Catherine Wachira has been in formal employment for the past six years. However, she has a different approach for her family in terms of savings. With her husband they split roles on investments, but they invest in major assets as a family.

“If I had more money, however, I would invest in farming, I am so passionate about it. If I had more money, I would take higher risks.”

She invests in the money market and Saccos and a little in a savings account.

According to Eunice Bakari, a manager in a Sacco, women need to be educated more on saving and investing money.

“We have not educated women enough on savings and investments. There is more that could be done on the same. Unemployed women save more than the salaried. There is a need to educate and train women on entrepreneurship and how to start up their side hustles, which can by far improve their financial state.”

Eunice does not shy away from saying that women save more than men according to the report from her Savings and Credit Co-operative (Sacco).

In addition, in a recent study done by a Sacco, many men do not have much when retiring so they depend on their retirement money.

Today, there are many professions dominated by women at senior levels. This not only works as an example of women’s empowerment but also comes with better payment, thus improving women’s investment and savings.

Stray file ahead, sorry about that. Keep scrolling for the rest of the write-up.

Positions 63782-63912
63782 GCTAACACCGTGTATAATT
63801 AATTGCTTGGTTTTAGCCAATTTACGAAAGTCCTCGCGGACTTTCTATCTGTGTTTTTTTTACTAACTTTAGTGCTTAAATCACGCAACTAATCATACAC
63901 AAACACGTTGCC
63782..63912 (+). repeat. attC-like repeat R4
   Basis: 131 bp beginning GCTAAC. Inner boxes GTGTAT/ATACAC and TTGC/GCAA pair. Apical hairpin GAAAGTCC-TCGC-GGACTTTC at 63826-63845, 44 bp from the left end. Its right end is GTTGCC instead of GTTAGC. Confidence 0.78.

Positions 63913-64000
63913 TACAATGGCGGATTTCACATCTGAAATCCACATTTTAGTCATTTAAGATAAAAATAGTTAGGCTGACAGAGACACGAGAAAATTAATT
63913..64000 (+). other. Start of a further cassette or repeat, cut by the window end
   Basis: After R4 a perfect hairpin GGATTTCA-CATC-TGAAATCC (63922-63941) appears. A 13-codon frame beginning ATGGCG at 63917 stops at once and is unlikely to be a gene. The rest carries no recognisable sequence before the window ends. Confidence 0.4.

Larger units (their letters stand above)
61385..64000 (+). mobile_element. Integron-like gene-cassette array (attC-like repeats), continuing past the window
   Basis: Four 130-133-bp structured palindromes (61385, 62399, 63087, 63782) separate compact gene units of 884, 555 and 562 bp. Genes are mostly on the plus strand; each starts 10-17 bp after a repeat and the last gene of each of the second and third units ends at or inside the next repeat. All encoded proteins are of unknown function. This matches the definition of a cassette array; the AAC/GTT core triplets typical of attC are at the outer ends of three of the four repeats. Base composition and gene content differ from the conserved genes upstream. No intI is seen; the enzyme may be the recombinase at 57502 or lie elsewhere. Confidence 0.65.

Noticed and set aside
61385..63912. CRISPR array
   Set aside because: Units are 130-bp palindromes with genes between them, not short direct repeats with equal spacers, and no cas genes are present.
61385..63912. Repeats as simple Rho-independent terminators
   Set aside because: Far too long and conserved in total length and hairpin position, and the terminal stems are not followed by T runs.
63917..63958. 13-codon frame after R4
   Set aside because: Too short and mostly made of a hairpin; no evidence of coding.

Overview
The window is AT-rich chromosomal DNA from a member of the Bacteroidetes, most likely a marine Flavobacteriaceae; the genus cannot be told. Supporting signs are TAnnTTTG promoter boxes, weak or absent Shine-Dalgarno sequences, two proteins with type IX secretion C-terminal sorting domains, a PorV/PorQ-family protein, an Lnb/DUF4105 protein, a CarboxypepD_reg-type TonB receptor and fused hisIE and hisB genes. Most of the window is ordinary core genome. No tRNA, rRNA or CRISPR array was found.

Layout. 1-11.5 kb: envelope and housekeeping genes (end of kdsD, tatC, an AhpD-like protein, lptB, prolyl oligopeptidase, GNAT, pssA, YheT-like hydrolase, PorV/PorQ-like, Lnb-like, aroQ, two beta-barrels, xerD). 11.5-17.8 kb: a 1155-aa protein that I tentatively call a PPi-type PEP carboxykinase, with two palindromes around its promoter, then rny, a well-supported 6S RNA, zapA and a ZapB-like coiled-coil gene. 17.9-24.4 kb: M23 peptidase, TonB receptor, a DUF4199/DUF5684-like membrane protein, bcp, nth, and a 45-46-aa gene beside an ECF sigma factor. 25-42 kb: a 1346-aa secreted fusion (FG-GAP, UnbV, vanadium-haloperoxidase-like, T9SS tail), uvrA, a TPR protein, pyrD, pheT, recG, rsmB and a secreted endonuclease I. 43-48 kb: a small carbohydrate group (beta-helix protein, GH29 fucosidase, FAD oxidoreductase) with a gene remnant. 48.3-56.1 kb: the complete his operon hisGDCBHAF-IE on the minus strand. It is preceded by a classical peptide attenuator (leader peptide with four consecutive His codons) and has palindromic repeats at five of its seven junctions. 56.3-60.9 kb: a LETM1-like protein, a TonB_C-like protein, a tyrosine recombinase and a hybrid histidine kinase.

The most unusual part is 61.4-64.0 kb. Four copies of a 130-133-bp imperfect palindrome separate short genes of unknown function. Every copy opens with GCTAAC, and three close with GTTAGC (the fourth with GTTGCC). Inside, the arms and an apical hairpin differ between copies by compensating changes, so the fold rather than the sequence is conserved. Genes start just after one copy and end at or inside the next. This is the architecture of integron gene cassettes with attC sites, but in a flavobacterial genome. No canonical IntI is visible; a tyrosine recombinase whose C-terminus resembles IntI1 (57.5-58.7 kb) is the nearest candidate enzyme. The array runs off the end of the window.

This has led women to get into higher-risk investments. More women are getting into real estate, which requires more capital but has good returns.

“Most CSR are dominated by women and if I had more money I could invest in a hospital and start a children’s home. I would love to help out. I save my money in a sacco and I am optimistic that one day it will be enough to start a hospital. Also, I am in charge of money in my house so I am careful about how I spend and save,” says Lilian Odour, a mum of two who believes in budgeting.

Joe Magu a banker and financial investment trainer believes that more women are embracing self-employment.

“I have seen women even getting extra jobs to increase their income, but they are always scared of investing in risky ventures,” says Joe.

He adds, “Workshops and training are what we should embark more on, and any government should try to make that happen if we are to have a lot of women investing their money, or making more money through investments because there will be more of a difference in their work and lives.”